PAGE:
RSV spikes in Queensland prompting warning for ECEC services from health department
Early childhood education and care (ECEC) services in Far North Queensland have been asked to be on the alert for cases of a serious respiratory illness after 378 confirmed cases of Respiratory Syncytial Virus (RSV) have been detected since 1 January, compared with 88 for the whole of 2019 and 70 in 2020.
The spike in cases follows a recent warning from authorities about a rise in hand, foot and mouth disease, another illness easily spread in ECEC services, and has left health authorities “questioning whether lessons learned during the COVID-19 pandemic have fallen by the wayside”.
More than 70 per cent of the confirmed RSV cases have been in children under 10 years of age. The virus generally causes a minor cold-like illness in older children and adults, but in younger children it’s a common cause of bronchiolitis.
Dr Neil Archer, Cairns Hospital clinical director of paediatrics, said it’s particularly serious for babies under three months of age or in children who have other medical issues.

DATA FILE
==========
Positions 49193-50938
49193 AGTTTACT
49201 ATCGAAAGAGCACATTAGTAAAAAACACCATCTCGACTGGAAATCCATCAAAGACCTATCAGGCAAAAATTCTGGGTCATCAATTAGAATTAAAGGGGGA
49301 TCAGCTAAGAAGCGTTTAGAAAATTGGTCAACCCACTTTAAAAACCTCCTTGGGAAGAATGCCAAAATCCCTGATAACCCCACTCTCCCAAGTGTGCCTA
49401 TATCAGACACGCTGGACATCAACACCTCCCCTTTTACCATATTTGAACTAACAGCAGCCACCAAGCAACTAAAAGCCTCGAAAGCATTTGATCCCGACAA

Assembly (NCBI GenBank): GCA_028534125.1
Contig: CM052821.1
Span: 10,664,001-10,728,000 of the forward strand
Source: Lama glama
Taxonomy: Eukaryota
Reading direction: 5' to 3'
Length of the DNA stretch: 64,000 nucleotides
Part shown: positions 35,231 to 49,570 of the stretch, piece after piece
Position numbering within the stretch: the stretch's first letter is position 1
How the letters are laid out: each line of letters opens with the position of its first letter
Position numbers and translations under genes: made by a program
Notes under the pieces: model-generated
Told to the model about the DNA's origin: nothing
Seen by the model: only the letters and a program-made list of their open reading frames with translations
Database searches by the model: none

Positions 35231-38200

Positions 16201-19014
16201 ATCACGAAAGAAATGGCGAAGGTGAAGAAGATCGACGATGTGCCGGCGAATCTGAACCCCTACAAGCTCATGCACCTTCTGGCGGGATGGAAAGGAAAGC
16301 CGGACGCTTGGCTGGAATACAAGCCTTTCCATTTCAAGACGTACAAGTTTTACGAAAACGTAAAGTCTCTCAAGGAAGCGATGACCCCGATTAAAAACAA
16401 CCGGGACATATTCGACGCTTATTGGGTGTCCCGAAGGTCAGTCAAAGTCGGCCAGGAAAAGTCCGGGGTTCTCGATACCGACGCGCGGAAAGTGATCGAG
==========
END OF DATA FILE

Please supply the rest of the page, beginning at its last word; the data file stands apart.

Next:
Symptoms include a runny nose, cough, fever, sore throat, and headache. In infants, the above symptoms may be present along with not feeding as well, or breathing more quickly or with more effort.
Someone who has RSV is normally infectious from when they start to show symptoms to 7-10 days after symptoms develop.
ECEC services “have been singled out as the main place of transmission,” with good hand hygiene and respiratory etiquette important measures to prevent the spread, Dr Archer said, including washing hands regularly with soap and water after touching surfaces or after coughing or sneezing and covering the mouth and nose with an elbow when sneezing.
Parents should be especially mindful of not sending children to ECEC services if they are unwell, to reduce the risk of further transmission.
Cairns and Hinterland Hospital and Health Services executive director of medical services, Dr Don Mackie, said the RSV outbreaks had led to record amounts of presentations at the hospital’s Emergency Department in recent weeks.
“Since the start of January, we have had 182 RSV presentations to the ED, compared to just 33 for the whole of 2020 and 27 for the whole of 2019,” he said.
“We have been able to cope with the increased demand in the short term, but we are still asking for Far North Queenslanders to be mindful of the pressure on local health services.”
In genuine emergencies, he encouraged people to come to the ED, but for non urgent medical issues, he encouraged ill people to call 13 HEALTH (13 43 25 84) or see a local GP.